Corporate taxes are not a pass through. This is a common trope advanced by conservatives to justify lowering (or removing altogether) corporate taxation. In a flat or declining wage environment we have a pretty straightforward concept called price inelasticity. The producer has already effectively adjusted pricing to reflect the maximum the market will bear. If wages are flat, and a cost increase comes along, the producer will bear the cost, not the consumer. We saw clear evidence of this effect of this during the Luxury Tax of the ‘90s’- a complete failure in which demand dropped precipitously when the 10% tax was applied- and applied to the demographic group (supposedly) least affected by price- those buying luxury goods.

For an even more interesting chart (again not to be seen in Heritage reports) is the relationship between corporate tax as a function of GDP overlaid with personal tax as a function of GDP. You can clearly see the redistribution of taxation from corporations to individuals over a period of 40- 50 years- an observation that Heritage would very much not like you to make.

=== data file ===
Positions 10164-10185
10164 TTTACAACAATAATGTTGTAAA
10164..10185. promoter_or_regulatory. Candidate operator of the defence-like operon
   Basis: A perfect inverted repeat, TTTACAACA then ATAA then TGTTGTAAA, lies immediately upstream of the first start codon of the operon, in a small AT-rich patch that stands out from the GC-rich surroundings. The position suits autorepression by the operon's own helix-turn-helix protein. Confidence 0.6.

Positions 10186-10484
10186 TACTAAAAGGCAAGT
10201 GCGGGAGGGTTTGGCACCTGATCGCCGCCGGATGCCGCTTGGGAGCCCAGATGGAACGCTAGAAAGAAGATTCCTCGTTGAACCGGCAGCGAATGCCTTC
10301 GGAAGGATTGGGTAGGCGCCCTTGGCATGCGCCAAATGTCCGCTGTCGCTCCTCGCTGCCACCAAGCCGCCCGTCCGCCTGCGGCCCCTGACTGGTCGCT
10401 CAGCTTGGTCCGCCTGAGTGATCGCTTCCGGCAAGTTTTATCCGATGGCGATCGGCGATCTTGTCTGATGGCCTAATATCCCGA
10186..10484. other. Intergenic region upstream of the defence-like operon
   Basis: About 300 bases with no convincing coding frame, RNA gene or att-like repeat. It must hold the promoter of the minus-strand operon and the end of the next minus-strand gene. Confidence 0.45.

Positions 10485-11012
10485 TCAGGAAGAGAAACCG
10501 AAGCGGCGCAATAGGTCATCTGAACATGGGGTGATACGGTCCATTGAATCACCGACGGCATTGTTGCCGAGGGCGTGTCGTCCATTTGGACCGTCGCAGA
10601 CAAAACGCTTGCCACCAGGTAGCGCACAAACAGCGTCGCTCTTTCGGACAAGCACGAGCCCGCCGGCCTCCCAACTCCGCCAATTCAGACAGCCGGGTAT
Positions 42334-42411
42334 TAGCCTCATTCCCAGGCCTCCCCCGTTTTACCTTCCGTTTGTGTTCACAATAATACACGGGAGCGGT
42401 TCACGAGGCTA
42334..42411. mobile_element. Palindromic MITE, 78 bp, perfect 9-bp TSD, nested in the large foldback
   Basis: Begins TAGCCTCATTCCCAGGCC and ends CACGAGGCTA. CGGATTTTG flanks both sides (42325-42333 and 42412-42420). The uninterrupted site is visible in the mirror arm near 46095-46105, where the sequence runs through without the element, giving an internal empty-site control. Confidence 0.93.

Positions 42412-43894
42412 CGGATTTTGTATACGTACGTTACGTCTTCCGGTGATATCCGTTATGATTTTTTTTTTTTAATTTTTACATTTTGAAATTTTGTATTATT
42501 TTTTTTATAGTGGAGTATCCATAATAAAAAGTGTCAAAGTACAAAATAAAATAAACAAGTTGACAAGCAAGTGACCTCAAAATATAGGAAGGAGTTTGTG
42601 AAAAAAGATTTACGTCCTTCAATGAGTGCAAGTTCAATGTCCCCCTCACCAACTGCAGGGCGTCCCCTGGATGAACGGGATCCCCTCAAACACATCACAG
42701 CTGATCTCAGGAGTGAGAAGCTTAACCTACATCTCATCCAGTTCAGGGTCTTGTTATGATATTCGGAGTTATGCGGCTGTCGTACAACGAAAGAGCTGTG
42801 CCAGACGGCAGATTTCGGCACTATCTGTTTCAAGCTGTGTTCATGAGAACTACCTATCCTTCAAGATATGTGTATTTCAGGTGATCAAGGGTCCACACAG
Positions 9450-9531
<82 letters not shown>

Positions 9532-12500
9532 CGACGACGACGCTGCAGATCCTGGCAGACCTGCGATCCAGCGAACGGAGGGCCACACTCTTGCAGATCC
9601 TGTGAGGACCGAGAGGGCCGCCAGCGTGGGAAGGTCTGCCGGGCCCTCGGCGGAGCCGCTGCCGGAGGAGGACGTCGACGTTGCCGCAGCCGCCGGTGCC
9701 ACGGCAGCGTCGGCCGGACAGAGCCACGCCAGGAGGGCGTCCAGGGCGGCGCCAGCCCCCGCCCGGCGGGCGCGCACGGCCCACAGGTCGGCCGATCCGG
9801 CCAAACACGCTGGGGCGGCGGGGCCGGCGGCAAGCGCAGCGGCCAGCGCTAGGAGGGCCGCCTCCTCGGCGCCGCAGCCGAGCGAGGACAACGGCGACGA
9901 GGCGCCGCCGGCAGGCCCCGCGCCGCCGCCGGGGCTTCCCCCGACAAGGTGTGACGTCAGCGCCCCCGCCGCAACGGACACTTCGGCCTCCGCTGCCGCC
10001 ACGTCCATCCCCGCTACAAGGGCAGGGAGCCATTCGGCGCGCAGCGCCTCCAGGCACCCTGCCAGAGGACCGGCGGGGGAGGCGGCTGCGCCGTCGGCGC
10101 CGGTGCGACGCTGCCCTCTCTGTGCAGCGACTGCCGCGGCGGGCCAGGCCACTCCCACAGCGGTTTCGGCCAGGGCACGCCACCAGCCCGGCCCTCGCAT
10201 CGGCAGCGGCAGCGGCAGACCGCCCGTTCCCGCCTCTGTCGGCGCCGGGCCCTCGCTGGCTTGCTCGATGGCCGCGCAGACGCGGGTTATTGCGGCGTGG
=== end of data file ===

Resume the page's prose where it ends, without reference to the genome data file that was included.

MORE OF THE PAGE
Example of tax incidence

Imagine a $1 tax on every barrel of apples an apple farmer produces. If the product (apples) is price inelastic to the consumer (whereby if price rose, a small demand loss would be accounted for by the extra revenue), the farmer is able to pass the entire tax on to consumers of apples by raising the price by $1. In this example, consumers bear the entire burden of the tax; the tax incidence falls on consumers. On the other hand, if the apple farmer is unable to raise prices because the product is price elastic (if prices rose, more demand would be lost than extra revenue gained), the farmer has to bear the burden of the tax or face decreased revenues: the tax incidence falls on the farmer.